Among the many issues plaguing New York City's subway system, there is the unfortunate and inexplicable fact that our trains are just not very fast. With average speeds of about 17 miles per hour, the typical subway here crawls along at rates slower than those in San Francisco's BART system, Washington's Metro, Boston's T, and Philadelphia's SEPTA. Our whole thing is that we are always in a hurry, and yet our trains would get smoked in a race against the metro in Los Angeles. An embarrassment.

The MTA has long blamed this and other problems on overcrowding—i.e. you. But internal documents obtained last year by the Village Voice painted a different picture: The transit authority's own decision to impose strict speed limits on trains and reconfigure signal timers, following a 1995 collision on the Williamsburg Bridge, has led to a systemwide slowdown. While experts had reportedly warned that this self-imposed restriction was largely unneeded, the MTA continued apace—for a variety of reasons, all of them seeming to suggest that the lumbering bureaucracy's lack of accountability and opaque decision-making tree ultimately harms riders. Perhaps this sounds familiar.

But at last, the MTA may be making some progress on its maddeningly slow trains. As part of NYC Transit President Andy Byford's investigation into this sloth, the MTA is now bumping up speed limits throughout the system, and in some places eliminating them entirely. According to a press release sent out by the agency on Monday, the safety committee has implemented such increases at 24 locations out of a total of 68 approved spots.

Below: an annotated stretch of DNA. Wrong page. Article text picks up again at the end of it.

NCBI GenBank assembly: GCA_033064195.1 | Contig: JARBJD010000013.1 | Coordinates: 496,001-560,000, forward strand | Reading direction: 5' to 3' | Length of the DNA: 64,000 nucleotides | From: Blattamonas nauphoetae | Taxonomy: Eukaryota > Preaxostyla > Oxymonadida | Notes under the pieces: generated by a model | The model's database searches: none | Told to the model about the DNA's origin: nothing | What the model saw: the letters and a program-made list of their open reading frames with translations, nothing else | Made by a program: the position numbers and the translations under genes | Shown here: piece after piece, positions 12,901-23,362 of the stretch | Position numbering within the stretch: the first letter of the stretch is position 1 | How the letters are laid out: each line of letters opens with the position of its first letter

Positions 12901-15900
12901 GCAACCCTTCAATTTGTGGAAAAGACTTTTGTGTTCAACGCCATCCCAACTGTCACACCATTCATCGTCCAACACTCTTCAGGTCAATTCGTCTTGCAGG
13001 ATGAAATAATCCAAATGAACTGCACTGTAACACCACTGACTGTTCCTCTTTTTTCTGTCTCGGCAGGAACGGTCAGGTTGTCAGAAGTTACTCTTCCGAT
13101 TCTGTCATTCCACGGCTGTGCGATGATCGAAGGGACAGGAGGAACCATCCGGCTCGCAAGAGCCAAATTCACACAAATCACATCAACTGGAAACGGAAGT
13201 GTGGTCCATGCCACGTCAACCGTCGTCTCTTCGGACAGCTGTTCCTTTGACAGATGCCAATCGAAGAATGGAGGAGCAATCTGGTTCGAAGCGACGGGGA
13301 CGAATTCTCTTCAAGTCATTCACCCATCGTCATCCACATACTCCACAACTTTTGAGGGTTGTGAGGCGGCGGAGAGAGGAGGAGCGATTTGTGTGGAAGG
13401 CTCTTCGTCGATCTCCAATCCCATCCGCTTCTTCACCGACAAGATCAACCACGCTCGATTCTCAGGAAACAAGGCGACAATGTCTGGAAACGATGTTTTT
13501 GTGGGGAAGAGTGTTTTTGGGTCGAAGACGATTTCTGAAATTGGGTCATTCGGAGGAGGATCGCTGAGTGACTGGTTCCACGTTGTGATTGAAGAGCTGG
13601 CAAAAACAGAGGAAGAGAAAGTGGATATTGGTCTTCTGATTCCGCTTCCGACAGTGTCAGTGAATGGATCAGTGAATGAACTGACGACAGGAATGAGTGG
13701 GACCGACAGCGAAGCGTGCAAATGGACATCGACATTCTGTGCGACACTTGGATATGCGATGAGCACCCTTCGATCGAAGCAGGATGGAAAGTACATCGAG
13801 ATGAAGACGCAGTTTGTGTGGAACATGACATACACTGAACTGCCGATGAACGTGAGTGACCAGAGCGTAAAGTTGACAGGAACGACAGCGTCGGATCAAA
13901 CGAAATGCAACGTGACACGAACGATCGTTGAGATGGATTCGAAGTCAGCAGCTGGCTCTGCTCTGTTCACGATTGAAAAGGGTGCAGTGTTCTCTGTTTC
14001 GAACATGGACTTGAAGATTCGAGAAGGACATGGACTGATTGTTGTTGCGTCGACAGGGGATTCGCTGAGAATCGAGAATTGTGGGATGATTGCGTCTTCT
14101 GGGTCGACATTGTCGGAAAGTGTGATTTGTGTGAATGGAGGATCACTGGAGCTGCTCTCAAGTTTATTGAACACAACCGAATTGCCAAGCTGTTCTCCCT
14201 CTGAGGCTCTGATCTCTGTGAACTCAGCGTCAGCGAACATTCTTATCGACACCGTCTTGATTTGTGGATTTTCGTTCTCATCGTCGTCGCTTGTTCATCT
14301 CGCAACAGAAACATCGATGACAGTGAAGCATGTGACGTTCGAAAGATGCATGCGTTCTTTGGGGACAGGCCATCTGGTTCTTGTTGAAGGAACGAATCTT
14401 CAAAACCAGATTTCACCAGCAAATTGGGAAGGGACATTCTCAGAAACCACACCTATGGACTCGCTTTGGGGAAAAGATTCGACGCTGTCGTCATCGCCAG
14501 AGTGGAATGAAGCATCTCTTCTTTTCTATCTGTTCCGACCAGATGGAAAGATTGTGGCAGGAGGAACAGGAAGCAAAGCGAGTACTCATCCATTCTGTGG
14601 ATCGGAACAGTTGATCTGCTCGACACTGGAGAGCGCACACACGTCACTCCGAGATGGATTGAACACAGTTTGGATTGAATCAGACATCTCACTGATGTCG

That means that instead of plodding along at 10 mph when your JMZ train enters Brooklyn, you'll now zoom past Marcy at 20 mph. Average speeds for R trains could soon double from 15 mph to 30 mph along stretches in Manhattan. Certain limits—for 1 trains north of Penn Station, or Manhattan-bound 4/5 trains south of Franklin Avenue—will be eliminated entirely. (A full list of speed changes can be found here).

"I have directed my team to identify and resolve every root cause of delay; in doing so, we can then implement the right fix, often for little or no cost,” NYC Transit President Andy Byford said in a statement. “The SPEED Unit continues to examine hundreds of miles of track to find areas where we can safely increase speeds. Their work is absolutely essential and demonstrates that New York City Transit employees are fully committed to making tangible changes that will improve service for our customers."

Closely connected to the issue of speed limits is the nagging problem of signal timers—regulatatory devices that are supposed to trigger an emergency stop when trains are traveling too fast. But many of those timers are broken, which means that they're activated even when a train is moving at the correct speed, which in turn leads train operators to drive slower than they otherwise could. By all indications, these preemptive slowdowns are a major part of the agency's culture, passed down from supervisors to new recruits.

"You take your cues from the work culture, from the training, and they tell you to operate at five to seven miles per hour under the posted speed," Zach Arcidiacono, the union representative for train operators, who was an operator himself for 11 years, told Gothamist last year. There’s a five-day unpaid suspension for setting off a signal timer the first time, 10-15 days for a second offense and possible dismissal for a third offense—and no system in place to determine when a faulty signal timer set off a train's emergency brakes.

Since Byford called for a review of the system's 2,000 timers this past summer, the agency has identified over 320 faulty signal timers. Fifty-nine of those timers have been recalibrated, the MTA said on Monday, "in what amounts to very labor-intensive work to inspect, diagnose and repair or replace numerous possible pieces of equipment." If this is the part where we're supposed to express gratitude that the MTA has conducted its first-ever review of a critical piece of equipment, through which it discovered that one-sixth of those devices are busted, then fine: Thank you, MTA.

Though not mentioned in the press release, the agency is also apparently installing a new countdown function on existing grade signal timers, with the intention of giving train operators more confidence that they can pass the signals without tripping a stop. Check it out below: